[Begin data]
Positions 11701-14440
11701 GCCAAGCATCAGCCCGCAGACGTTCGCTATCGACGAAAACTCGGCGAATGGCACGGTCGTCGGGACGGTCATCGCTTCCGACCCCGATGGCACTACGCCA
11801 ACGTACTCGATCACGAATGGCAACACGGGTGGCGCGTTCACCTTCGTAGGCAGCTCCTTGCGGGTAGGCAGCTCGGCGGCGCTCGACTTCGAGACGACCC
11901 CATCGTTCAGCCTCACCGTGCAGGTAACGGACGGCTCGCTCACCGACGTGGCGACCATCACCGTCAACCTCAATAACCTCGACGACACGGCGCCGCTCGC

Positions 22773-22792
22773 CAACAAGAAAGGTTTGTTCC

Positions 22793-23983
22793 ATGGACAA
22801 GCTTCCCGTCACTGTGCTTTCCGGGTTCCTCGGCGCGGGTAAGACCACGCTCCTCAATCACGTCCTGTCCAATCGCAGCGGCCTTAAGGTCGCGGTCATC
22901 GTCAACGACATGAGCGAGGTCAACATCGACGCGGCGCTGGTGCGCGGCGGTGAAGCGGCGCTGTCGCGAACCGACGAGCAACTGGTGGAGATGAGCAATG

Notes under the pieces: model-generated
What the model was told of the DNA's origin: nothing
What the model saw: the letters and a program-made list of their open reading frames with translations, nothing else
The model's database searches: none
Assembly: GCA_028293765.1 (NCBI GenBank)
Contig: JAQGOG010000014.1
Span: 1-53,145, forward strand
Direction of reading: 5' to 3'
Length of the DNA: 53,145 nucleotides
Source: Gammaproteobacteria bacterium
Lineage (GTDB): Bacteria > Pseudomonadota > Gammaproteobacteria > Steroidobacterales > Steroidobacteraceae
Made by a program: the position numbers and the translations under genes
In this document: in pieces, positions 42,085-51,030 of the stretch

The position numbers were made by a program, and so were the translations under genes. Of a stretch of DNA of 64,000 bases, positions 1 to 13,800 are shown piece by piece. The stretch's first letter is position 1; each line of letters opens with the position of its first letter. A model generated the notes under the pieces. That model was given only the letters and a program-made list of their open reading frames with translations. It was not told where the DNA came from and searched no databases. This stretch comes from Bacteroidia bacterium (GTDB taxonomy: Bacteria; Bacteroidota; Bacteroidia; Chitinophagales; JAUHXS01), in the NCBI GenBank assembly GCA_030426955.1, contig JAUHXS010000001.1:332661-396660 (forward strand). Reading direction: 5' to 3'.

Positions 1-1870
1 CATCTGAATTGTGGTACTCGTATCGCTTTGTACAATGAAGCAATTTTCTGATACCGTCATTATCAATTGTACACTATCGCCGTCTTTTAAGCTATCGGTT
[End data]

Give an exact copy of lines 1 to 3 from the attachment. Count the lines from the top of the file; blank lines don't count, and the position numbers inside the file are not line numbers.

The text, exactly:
Positions 11701-14440
11701 GCCAAGCATCAGCCCGCAGACGTTCGCTATCGACGAAAACTCGGCGAATGGCACGGTCGTCGGGACGGTCATCGCTTCCGACCCCGATGGCACTACGCCA
11801 ACGTACTCGATCACGAATGGCAACACGGGTGGCGCGTTCACCTTCGTAGGCAGCTCCTTGCGGGTAGGCAGCTCGGCGGCGCTCGACTTCGAGACGACCC